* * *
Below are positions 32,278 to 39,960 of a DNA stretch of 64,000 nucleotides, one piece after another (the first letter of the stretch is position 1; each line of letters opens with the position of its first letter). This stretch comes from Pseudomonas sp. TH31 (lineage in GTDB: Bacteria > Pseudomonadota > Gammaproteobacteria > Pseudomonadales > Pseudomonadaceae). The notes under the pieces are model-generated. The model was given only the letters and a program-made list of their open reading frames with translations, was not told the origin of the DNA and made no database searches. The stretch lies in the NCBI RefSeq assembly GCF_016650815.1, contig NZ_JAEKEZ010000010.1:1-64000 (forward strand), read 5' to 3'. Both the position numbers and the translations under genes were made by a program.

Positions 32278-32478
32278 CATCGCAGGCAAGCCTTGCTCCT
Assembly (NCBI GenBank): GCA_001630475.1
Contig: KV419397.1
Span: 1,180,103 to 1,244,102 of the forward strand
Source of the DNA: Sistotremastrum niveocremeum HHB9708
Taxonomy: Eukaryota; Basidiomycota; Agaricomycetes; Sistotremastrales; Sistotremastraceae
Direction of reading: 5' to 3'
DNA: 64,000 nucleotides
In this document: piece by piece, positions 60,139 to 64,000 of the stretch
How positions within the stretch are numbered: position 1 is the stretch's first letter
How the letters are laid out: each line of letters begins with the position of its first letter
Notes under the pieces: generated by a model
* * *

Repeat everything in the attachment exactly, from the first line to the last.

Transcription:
Below are positions 32,278 to 39,960 of a DNA stretch of 64,000 nucleotides, one piece after another (the first letter of the stretch is position 1; each line of letters opens with the position of its first letter). This stretch comes from Pseudomonas sp. TH31 (lineage in GTDB: Bacteria > Pseudomonadota > Gammaproteobacteria > Pseudomonadales > Pseudomonadaceae). The notes under the pieces are model-generated. The model was given only the letters and a program-made list of their open reading frames with translations, was not told the origin of the DNA and made no database searches. The stretch lies in the NCBI RefSeq assembly GCF_016650815.1, contig NZ_JAEKEZ010000010.1:1-64000 (forward strand), read 5' to 3'. Both the position numbers and the translations under genes were made by a program.

Positions 32278-32478
32278 CATCGCAGGCAAGCCTTGCTCCT
Assembly (NCBI GenBank): GCA_001630475.1
Contig: KV419397.1
Span: 1,180,103 to 1,244,102 of the forward strand
Source of the DNA: Sistotremastrum niveocremeum HHB9708
Taxonomy: Eukaryota; Basidiomycota; Agaricomycetes; Sistotremastrales; Sistotremastraceae
Direction of reading: 5' to 3'
DNA: 64,000 nucleotides
In this document: piece by piece, positions 60,139 to 64,000 of the stretch
How positions within the stretch are numbered: position 1 is the stretch's first letter
How the letters are laid out: each line of letters begins with the position of its first letter
Notes under the pieces: generated by a model